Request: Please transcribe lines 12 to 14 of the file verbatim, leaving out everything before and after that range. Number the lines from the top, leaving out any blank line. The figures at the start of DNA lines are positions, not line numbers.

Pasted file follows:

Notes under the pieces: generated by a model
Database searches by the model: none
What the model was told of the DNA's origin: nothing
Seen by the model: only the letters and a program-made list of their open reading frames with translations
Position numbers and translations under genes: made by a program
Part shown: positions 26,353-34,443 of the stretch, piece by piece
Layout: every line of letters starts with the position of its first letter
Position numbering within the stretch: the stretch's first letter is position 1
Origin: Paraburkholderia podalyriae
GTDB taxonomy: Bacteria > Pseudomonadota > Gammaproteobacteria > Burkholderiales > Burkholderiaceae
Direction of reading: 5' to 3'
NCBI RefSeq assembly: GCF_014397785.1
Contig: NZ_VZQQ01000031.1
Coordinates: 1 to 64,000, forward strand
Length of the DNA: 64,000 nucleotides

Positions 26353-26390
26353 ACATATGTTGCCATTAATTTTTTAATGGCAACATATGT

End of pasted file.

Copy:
NCBI RefSeq assembly: GCF_014397785.1
Contig: NZ_VZQQ01000031.1
Coordinates: 1 to 64,000, forward strand